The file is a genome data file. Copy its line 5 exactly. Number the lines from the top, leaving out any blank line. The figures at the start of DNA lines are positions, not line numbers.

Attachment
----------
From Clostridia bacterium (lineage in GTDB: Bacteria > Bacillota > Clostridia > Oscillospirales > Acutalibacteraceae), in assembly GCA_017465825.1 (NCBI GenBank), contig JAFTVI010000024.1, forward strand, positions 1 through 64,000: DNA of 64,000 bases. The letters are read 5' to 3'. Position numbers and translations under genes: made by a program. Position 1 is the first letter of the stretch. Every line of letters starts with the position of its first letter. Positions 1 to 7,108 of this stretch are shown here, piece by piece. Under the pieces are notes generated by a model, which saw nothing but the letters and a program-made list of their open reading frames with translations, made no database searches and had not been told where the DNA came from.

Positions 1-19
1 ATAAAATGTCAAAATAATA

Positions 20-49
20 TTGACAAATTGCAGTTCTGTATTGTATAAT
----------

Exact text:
20 TTGACAAATTGCAGTTCTGTATTGTATAAT